By Andrew Ganz
Monday, Jan 21st, 2013 @ 11:00 am
 
When President Barack Obama's motorcade pilots its way through our nation's capital today as part of his second inauguration, the world will get one of its best looks at the Cadillac limousine nicknamed "The Beast."

But President Obama's Cadillac isn't really a Cadillac. In fact, about all it shares with the crested wreath sedans you can buy from your local dealership are some styling cues. Still, The Beast is definitely a sight to behold - and there are few times it is better showcased than during an inaugural.

Not much is actually known about The Beast since it falls under the Secret Service's classified motor pool, but a few specifications and secrets have leaked out over the last few years. We pieced through what we could to provide you with this breakdown of 10 things worth knowing about Cadillac One, Limo One or... The Beast.

10 Things to Know About the President's Limo
1. It isn't a Cadillac.
Unlike any presidential state car before it, The Beast shares little in common with a standard production car. Its chassis, diesel engine and transmission are based on those used in the Chevrolet Kodiak, a rugged commercial vehicle used as everything from a dump truck to a U-Haul truck.

Some standard trim pieces, like headlamps from an Escalade and tail lights from the now-discontinued STS keep it looking vaguely Cadillac-like.

2. It has its own airplane. The Secret Service makes use of a C-17 Globemaster transport aircraft to haul The Beast, a second limo and a heavily armored Chevrolet Suburban communications vehicle, any time the President is traveling. The Suburban is nicknamed Roadrunner and it is said to be a rolling communications office directly linked to a military satellite - hence the SATCOM dome festooned to its roof

3. Calling it armored is an understatement. There is probably not a better-armored vehicle with windows on the planet than The Beast. Its armor plating is said to be 8 inches thick and its doors weigh as much as those on a Boeing 757 aircraft. Five-inch thick bulletproof windows contain at least five layers to put a damper on any effort by subversives. And those gigantic, nearly bus-size Goodyear tires are Kevlar-reinforced run-flats capable of keeping The Beast on the road for quite some distance if needed. The interior is sealed off from the outside world to reduce risks of a chemical attack, while a special foam surrounds the fuel tank to insulate it in the event of an impact.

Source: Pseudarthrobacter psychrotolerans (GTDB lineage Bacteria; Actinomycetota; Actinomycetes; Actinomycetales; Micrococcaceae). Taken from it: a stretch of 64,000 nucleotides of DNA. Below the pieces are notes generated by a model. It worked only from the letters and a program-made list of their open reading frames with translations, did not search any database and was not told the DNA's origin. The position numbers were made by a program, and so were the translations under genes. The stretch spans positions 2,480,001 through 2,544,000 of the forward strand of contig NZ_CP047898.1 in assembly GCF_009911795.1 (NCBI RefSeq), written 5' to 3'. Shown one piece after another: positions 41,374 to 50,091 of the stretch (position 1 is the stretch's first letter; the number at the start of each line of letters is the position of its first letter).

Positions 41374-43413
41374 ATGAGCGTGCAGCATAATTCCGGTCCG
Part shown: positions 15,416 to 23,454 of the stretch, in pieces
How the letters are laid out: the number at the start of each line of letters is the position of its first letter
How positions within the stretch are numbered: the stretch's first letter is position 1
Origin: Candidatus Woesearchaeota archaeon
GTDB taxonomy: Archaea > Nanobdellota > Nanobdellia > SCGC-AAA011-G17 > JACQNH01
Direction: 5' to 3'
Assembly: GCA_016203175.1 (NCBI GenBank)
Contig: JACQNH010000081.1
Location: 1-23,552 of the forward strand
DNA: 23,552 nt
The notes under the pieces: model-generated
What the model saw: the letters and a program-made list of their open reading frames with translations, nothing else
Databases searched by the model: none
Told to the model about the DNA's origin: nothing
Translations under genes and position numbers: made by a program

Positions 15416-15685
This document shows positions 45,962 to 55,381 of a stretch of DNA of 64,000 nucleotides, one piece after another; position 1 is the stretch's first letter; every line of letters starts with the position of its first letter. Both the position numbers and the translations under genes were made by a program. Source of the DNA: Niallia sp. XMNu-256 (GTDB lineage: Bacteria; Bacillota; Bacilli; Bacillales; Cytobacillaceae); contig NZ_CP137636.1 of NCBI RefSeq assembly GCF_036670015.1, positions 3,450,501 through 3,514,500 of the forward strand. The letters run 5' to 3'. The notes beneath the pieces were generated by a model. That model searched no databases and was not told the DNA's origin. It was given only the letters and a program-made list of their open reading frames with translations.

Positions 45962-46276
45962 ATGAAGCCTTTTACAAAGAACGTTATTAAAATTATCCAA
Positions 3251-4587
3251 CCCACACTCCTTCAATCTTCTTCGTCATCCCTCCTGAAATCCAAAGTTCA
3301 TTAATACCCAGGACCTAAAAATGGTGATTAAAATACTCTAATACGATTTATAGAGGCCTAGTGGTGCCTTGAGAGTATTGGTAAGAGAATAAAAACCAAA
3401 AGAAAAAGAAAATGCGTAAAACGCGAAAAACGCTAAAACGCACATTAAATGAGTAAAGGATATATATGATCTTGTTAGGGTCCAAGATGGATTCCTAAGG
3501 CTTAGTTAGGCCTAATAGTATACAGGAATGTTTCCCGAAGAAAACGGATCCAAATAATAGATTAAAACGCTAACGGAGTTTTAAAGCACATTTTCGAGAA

4. It's exceedingly well-equipped. Pop open The Beast's trunk and it is said that you'll find everything from firefighting equipment and oxygen tanks to a cache of the president's blood type. There are tear gas canisters, shotguns and, supposedly, grenade launchers, integrated into The Beast. The Secret Service has learned a lot since President John F. Kennedy's open-top Lincoln Continental was fired upon on Elm Street in Dallas.

5. It holds seven passengers. At the very least, The Beast has three passengers aboard - the driver, the president's lead Secret Service protective agent in the front passenger seat and, of course, the president himself. However, four additional seats in the back are available - three rearward facing spots on a bench and one spot next to the president for a guest. A folding desk separates the president from his guest's spot.

Somewhat surprisingly, the president's bench is covered in a dark blue cloth rather than leather (although plenty of hide is on board). Shoulder belts that retract toward the center of the bench and buckle into the outboard corners - the reverse of a normal rear seat - are included.

6. The Beast is not alone. The Secret Service actually has a few Beast-like vehicles. Although it's not known whether they're all functionally identical, some look more like a Cadillac DTS than The Beast. The other limousines are used for high-ranking foreign officials and VIP guests when they're in Washington, D.C. It isn't known why the Secret Service rotates between presidential vehicles, however.

In addition, the President sometimes travels in a heavily-armored Chevrolet Suburban or a modified Prevost bus known as Ground Force One rather than The Beast.

7. It runs on diesel. The Beast is believed to use a Duramax diesel engine closely related to that featured under the hood of Chevrolet and GMC's full-size heavy duty pickup trucks. Why diesel? Aside from the durability associated with diesel engines, the fuel has a low volatility that reduces the risk of it exploding - and it can be found everywhere in the world, unlike high quality unleaded fuel.

8. Its pilot is a heck of a driver. Even though The Beast has more in common with a school bus than a sports car, its highly-trained drivers can execute tight J-turns and other police-style evasion techniques in the event of a situation gone south. The Secret Service drivers have undergone extensive training on a secluded site (believed to be a military base) with input from GM engineers and test drivers.

9. Its specs will not impress you. Burdened with lugging a rumored 20,000 lbs. worth of Beast around, the diesel engine isn't a rocket. Hitting 60 mph from a complete stop takes about 15 seconds, which is more than just about any new car we can think of, and the big car's top speed is said to max out at 60 mph. In addition, all that weight makes it a guzzler, sipping fuel at a rate of 8 mpg.

10. This year, it will make a political statement. In a politically-motivated move, President Obama chose to have D.C.'s available Taxation Without Representation license plates installed on The Beast. The White House says that the decision "demonstrates the president's commitment to the principle of full representation for the people of the District of Columbia and his willingness to fight for voting rights, home rule and budget autonomy for the District."

However, it's unlikely that D.C. will gain representation in Congress as long as Republicans are in control.